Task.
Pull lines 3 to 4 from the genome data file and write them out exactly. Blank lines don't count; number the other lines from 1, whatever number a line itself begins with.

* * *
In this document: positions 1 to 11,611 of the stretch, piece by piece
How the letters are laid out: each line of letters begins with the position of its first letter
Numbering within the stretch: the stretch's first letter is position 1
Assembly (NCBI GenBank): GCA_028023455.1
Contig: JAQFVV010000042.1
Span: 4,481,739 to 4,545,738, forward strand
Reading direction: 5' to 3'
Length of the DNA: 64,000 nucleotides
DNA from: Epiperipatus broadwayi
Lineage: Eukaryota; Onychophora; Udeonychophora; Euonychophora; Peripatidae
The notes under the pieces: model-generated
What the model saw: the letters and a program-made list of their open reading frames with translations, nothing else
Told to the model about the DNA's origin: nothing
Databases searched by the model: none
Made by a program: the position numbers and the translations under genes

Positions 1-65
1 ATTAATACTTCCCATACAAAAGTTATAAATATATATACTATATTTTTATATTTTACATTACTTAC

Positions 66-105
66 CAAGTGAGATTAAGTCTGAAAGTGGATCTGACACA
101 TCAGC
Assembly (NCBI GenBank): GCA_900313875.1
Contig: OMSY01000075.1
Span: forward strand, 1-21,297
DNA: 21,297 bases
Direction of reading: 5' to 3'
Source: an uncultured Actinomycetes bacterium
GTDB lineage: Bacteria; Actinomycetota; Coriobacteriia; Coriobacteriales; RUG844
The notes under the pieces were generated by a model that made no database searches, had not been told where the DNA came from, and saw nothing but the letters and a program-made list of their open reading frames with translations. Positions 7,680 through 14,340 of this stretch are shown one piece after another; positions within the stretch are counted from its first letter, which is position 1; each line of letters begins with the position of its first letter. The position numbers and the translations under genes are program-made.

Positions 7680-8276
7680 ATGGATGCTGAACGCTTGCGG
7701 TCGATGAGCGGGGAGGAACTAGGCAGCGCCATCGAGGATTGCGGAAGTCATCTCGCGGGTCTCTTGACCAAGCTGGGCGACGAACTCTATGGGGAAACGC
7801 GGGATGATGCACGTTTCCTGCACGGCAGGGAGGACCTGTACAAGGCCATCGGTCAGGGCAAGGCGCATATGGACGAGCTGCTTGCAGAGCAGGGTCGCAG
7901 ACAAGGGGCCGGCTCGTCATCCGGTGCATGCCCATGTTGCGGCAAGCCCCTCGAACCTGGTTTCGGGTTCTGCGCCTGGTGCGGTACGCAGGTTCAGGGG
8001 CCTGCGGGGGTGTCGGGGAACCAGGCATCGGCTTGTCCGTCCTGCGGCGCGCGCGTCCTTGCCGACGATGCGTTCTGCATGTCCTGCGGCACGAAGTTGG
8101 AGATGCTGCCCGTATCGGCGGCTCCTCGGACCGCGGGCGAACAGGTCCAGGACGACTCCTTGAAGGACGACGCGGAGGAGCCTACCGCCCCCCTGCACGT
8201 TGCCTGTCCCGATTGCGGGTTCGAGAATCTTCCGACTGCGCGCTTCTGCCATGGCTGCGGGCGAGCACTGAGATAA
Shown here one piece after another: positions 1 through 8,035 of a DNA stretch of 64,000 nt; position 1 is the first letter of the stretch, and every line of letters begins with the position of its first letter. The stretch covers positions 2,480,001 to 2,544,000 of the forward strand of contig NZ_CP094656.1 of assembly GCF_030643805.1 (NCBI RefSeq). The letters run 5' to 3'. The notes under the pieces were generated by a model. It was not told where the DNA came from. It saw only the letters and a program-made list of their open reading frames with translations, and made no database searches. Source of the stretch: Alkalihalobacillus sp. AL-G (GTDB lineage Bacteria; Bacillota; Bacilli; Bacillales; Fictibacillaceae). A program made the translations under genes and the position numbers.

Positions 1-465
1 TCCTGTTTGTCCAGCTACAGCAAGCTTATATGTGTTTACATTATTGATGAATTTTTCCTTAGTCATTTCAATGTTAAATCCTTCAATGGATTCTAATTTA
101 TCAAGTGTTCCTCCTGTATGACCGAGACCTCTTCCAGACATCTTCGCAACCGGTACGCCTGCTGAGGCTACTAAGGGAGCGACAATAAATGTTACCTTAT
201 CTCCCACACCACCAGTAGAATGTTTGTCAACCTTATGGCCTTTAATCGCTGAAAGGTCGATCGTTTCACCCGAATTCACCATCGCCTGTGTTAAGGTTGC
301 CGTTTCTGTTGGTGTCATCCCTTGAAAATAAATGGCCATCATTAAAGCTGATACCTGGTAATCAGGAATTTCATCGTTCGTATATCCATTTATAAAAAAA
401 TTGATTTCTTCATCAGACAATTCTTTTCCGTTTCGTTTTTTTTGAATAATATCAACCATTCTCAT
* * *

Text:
Numbering within the stretch: the stretch's first letter is position 1
Assembly (NCBI GenBank): GCA_028023455.1